On Easter Sunday, as we celebrate new beginnings, Britain appears gripped by attitudes of a bygone era.
It has only been three months since the Stephen Lawrence trial finally ended, bringing to a close nearly two decades of pain for his family, and along the way uncovering a culture of inherent racism within the British Police Force.
After the guilty verdicts were handed down to Stephen's killers, Gary Dobson and David Norris, the courts, media and to an extent, the British public were all guilty of patting themselves on the back, and believing a great step had been taken forward for race relations within the UK.
If the past few weeks have taught us anything, it is that this was wishful thinking at its best.
From the recording uncovered by the Guardian of a police officer verbally abusing a 21-year-old black man during last summer's riots, to the tweets placed by student Liam Stacey as Fabrice Muamba lay on the pitch after suffering a heart attack during his match against Tottenham in March, it is clear that Britain's issues with racism are as prevalent as they have always been.
The rise of social media is giving the great and good an easy scapegoat, with the chief prosecutor in the Stacey case, Jim Brisbane, claiming the student's 56-day sentence should "serve as a warning to anyone who may think that comments made online are somehow beyond the law". If this was the case, YouTube's users missed the message. As HuffPost UK reporter Michael Rundle discovered this week, racism is rife across the website.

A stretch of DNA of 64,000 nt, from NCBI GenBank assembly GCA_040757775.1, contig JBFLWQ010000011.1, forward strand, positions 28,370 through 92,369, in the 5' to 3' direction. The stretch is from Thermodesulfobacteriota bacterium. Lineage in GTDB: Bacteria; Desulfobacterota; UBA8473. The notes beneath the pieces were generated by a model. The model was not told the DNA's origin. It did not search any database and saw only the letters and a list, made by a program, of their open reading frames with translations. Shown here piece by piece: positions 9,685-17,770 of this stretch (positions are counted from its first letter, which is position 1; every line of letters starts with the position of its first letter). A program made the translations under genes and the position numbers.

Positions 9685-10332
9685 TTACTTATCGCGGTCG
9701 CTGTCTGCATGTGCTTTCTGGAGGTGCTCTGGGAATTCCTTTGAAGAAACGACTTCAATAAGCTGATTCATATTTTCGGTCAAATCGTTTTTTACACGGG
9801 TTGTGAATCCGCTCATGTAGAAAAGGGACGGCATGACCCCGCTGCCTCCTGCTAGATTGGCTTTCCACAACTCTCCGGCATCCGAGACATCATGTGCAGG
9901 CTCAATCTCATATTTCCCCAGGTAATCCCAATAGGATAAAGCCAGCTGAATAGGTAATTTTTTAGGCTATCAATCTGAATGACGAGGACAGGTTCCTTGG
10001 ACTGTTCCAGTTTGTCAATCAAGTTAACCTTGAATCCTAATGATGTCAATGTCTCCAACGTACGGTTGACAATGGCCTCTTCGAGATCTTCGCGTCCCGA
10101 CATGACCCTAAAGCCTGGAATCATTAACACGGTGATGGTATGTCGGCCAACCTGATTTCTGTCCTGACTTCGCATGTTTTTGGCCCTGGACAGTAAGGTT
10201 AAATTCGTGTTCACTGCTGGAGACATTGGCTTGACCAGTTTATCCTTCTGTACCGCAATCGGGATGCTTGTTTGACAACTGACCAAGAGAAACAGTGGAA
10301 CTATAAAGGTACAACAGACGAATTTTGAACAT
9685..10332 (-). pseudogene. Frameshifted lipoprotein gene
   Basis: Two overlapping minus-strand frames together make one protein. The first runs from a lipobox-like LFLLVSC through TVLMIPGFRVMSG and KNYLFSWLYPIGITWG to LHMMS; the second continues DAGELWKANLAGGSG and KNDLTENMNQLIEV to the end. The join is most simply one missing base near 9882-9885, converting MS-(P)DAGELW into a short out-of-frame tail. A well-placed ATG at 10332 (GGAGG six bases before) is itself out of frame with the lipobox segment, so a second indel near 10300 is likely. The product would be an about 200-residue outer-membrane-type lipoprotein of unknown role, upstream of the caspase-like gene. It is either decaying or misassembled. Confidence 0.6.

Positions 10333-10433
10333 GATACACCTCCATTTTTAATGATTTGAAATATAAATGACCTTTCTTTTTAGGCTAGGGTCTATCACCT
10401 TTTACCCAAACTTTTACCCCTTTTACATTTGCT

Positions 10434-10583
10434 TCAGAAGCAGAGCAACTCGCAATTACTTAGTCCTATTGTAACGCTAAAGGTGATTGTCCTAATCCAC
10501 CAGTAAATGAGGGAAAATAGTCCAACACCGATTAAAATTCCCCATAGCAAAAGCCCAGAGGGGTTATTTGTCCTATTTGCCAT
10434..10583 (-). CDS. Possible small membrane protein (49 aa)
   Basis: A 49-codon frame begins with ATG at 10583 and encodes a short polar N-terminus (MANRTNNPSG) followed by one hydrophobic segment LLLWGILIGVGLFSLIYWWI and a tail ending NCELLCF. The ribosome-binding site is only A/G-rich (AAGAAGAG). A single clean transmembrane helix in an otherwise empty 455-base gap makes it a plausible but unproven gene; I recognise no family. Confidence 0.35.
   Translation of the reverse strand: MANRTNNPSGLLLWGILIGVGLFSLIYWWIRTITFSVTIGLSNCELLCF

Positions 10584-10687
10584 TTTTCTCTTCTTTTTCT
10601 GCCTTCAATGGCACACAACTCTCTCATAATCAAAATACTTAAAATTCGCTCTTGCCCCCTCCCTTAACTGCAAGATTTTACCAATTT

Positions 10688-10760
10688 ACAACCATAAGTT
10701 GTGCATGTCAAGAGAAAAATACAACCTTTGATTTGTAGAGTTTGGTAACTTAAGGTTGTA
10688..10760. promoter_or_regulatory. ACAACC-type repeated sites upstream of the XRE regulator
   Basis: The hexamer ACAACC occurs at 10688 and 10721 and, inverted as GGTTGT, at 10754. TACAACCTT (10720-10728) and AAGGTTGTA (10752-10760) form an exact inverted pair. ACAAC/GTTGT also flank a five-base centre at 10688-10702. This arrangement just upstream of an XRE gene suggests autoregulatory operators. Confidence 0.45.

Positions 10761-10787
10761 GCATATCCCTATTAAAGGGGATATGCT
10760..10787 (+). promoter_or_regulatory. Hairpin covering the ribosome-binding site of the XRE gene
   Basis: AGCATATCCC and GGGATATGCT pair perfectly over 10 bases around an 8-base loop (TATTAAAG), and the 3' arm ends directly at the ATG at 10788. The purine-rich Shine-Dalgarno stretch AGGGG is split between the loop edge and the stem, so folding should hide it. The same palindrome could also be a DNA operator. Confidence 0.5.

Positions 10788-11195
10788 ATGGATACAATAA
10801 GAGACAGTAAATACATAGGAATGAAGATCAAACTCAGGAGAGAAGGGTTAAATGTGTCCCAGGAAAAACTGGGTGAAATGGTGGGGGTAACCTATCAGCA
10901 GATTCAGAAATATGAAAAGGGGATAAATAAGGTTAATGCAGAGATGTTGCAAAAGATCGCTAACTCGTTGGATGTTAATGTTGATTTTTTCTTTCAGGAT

Damning this practice and the publishers and owners of such sites makes for great headlines. However, when it comes to light that the Met police knew they had a crisis "waiting to happen" some eight years ago, and were being urged to take immediate action but did nothing, it is clear that rogue trolls on the internet are merely the easiest racists to criticise. It is those who mask themselves with the uniform of the establishment who should be most ashamed.
Earlier in the year, Stephen's mother Doreen Lawrence accused David Cameron and his government of not doing enough to address issues of racism in the UK. "There is a lot they can do. People take their lead from the government. If the prime minister said 'this is what I'd like to see happen in our society'... people will try to work towards that," she told the Guardian. "At the moment, I'm not sure exactly what they are doing around race."
After the past month, it is going to be difficult for this government to look the other way for much longer.